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Publication numberUS20030228913 A1
Publication typeApplication
Application numberUS 10/396,703
Publication dateDec 11, 2003
Filing dateMar 26, 2003
Priority dateMar 26, 2002
Also published asCA2423508A1, CA2423508C, DE03251890T1, DE60300955D1, DE60300955T2, EP1355118A2, EP1355118A3, EP1355118B1, US20050147945
Publication number10396703, 396703, US 2003/0228913 A1, US 2003/228913 A1, US 20030228913 A1, US 20030228913A1, US 2003228913 A1, US 2003228913A1, US-A1-20030228913, US-A1-2003228913, US2003/0228913A1, US2003/228913A1, US20030228913 A1, US20030228913A1, US2003228913 A1, US2003228913A1
InventorsJohn Lampl
Original AssigneeJohn Lampl
Export CitationBiBTeX, EndNote, RefMan
External Links: USPTO, USPTO Assignment, Espacenet
Focusing method and apparatus for light emitting device
US 20030228913 A1
Abstract
A light emitting apparatus including an emitter configured to emit electromagnetic radiation of a predetermined spectrum including visible light and infrared light, and a plurality of focusing chambers, each focusing chamber including an aperture, wherein light from the emitter passes successively through at least a first of the chambers and an aperture of the first chamber, and through a second of the chambers and an aperture of the second chamber before exiting the apparatus.
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Claims(22)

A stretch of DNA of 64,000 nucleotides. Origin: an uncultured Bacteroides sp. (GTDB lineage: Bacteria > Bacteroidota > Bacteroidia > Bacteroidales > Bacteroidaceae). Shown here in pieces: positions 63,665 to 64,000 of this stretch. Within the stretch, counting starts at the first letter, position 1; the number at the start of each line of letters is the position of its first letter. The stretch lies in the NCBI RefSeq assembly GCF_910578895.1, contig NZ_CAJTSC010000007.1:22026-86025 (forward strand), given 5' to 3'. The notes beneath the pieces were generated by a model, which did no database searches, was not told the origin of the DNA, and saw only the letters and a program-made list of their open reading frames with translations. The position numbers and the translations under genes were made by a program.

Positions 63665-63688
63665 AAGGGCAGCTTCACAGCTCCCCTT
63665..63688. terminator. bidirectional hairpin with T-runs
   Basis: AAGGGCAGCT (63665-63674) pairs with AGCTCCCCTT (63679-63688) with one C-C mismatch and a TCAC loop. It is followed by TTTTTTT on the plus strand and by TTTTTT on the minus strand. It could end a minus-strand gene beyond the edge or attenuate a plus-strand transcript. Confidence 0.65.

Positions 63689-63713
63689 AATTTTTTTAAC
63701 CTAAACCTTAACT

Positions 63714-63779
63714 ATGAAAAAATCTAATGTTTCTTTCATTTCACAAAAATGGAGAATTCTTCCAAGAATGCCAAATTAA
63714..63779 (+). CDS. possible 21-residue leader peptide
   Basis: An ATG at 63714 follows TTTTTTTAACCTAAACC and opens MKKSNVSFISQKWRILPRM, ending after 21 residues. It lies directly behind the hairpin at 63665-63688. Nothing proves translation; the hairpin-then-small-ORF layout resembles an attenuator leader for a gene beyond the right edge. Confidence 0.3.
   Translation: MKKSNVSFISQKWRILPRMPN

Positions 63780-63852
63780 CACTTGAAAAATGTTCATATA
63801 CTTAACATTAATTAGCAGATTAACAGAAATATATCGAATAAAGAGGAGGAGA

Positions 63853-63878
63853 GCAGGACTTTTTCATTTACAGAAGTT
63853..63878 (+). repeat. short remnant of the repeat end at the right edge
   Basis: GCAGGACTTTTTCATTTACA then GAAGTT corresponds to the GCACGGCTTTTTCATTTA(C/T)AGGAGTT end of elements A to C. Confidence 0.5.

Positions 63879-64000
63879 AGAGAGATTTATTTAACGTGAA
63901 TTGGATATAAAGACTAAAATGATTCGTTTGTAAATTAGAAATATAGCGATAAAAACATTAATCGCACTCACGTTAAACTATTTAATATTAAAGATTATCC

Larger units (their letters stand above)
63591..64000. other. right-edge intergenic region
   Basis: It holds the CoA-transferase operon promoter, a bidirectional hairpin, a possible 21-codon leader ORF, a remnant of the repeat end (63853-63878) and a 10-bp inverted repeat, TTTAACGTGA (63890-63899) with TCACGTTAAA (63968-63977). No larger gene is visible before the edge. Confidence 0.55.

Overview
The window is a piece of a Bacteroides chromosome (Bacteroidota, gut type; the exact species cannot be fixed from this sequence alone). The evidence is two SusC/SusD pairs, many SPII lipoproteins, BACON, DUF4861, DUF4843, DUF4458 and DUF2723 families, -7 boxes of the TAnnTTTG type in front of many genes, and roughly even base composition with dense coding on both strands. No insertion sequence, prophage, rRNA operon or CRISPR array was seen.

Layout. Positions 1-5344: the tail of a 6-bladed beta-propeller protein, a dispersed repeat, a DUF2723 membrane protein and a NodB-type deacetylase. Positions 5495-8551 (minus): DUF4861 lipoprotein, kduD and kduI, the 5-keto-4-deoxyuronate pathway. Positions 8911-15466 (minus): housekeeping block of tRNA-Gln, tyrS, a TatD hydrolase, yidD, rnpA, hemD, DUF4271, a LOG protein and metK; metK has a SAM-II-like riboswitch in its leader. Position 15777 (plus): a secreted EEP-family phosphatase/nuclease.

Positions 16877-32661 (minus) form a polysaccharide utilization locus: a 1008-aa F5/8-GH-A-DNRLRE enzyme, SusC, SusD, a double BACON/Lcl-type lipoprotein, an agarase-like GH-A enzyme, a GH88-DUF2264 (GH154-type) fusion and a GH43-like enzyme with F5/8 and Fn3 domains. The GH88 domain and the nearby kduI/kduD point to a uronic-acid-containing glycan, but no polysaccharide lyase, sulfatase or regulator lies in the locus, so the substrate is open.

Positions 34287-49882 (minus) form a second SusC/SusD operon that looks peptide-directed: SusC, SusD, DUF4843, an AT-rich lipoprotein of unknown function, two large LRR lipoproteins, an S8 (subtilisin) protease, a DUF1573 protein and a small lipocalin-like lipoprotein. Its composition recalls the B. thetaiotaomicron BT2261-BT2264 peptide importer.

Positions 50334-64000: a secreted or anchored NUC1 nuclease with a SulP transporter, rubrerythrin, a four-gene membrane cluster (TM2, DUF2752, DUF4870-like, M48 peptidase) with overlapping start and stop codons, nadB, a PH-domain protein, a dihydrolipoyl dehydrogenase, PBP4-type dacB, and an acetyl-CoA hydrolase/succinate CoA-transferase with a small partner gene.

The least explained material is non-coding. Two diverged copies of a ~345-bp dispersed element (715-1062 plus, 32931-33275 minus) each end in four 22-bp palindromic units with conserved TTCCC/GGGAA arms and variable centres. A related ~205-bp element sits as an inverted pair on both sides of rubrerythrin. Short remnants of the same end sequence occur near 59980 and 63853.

What is claimed is:
1. A light emitting apparatus comprising:
an emitter configured to emit electromagnetic radiation of a predetermined spectrum including visible light and infrared light; and
a plurality of focusing chambers, each focusing chamber including an aperture, wherein light from the emitter passes successively through at least a first of the chambers and an aperture of the first chamber, and through a second of the chambers and an aperture of the second chamber before exiting the apparatus.
2. A light emitting apparatus according to claim 1, wherein the emitter is configured to emit infrared light.
3. A light emitting apparatus according to claim 1, wherein the apparatus comprises a pistol having a trigger connected to the light emitter.
4. A light emitting apparatus according to claim 3, wherein the second focusing chamber comprises a barrel of the pistol.
5. A light emitting apparatus according to claim 3, further including a speaker connected to the trigger.
6. A light emitting apparatus according to claim 1, wherein a ratio of a length of a first of the chambers to a length of a second of the chambers comprises about 1:4.
7. A light emitting apparatus according to claim 1, wherein the apertures of the chambers are circular.
8. A target shooting set including a light emitting apparatus according to claim 3, and further comprising a target stand including a light receiving module.